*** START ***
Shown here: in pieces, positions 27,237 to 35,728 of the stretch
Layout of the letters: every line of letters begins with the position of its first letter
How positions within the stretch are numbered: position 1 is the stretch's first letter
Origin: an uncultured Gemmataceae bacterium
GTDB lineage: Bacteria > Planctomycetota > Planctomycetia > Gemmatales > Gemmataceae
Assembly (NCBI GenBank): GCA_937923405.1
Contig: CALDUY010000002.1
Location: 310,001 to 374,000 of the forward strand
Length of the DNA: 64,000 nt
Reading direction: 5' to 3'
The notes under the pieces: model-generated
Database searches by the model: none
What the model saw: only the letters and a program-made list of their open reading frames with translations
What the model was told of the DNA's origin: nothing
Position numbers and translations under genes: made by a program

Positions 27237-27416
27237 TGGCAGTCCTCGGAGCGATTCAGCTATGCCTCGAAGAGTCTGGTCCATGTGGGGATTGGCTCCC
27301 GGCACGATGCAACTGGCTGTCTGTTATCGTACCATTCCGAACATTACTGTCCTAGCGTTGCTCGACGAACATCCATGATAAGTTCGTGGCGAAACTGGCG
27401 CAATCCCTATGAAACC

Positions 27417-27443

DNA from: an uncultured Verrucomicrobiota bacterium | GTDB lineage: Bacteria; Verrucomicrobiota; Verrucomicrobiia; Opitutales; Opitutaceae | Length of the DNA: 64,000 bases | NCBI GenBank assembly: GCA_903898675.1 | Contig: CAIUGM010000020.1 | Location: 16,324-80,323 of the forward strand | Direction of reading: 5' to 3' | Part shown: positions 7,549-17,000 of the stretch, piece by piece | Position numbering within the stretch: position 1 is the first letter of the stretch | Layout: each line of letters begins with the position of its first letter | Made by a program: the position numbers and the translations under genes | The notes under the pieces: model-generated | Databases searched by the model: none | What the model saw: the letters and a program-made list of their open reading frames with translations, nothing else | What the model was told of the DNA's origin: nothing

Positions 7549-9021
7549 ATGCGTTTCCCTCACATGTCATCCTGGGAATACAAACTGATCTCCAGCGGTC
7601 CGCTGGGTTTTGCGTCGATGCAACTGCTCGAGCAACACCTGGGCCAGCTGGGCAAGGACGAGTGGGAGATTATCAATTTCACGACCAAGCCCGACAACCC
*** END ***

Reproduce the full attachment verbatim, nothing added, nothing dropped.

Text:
Shown here: in pieces, positions 27,237 to 35,728 of the stretch
Layout of the letters: every line of letters begins with the position of its first letter
How positions within the stretch are numbered: position 1 is the stretch's first letter
Origin: an uncultured Gemmataceae bacterium
GTDB lineage: Bacteria > Planctomycetota > Planctomycetia > Gemmatales > Gemmataceae
Assembly (NCBI GenBank): GCA_937923405.1
Contig: CALDUY010000002.1
Location: 310,001 to 374,000 of the forward strand
Length of the DNA: 64,000 nt
Reading direction: 5' to 3'
The notes under the pieces: model-generated
Database searches by the model: none
What the model saw: only the letters and a program-made list of their open reading frames with translations
What the model was told of the DNA's origin: nothing
Position numbers and translations under genes: made by a program

Positions 27237-27416
27237 TGGCAGTCCTCGGAGCGATTCAGCTATGCCTCGAAGAGTCTGGTCCATGTGGGGATTGGCTCCC
27301 GGCACGATGCAACTGGCTGTCTGTTATCGTACCATTCCGAACATTACTGTCCTAGCGTTGCTCGACGAACATCCATGATAAGTTCGTGGCGAAACTGGCG
27401 CAATCCCTATGAAACC

Positions 27417-27443

DNA from: an uncultured Verrucomicrobiota bacterium | GTDB lineage: Bacteria; Verrucomicrobiota; Verrucomicrobiia; Opitutales; Opitutaceae | Length of the DNA: 64,000 bases | NCBI GenBank assembly: GCA_903898675.1 | Contig: CAIUGM010000020.1 | Location: 16,324-80,323 of the forward strand | Direction of reading: 5' to 3' | Part shown: positions 7,549-17,000 of the stretch, piece by piece | Position numbering within the stretch: position 1 is the first letter of the stretch | Layout: each line of letters begins with the position of its first letter | Made by a program: the position numbers and the translations under genes | The notes under the pieces: model-generated | Databases searched by the model: none | What the model saw: the letters and a program-made list of their open reading frames with translations, nothing else | What the model was told of the DNA's origin: nothing

Positions 7549-9021
7549 ATGCGTTTCCCTCACATGTCATCCTGGGAATACAAACTGATCTCCAGCGGTC
7601 CGCTGGGTTTTGCGTCGATGCAACTGCTCGAGCAACACCTGGGCCAGCTGGGCAAGGACGAGTGGGAGATTATCAATTTCACGACCAAGCCCGACAACCC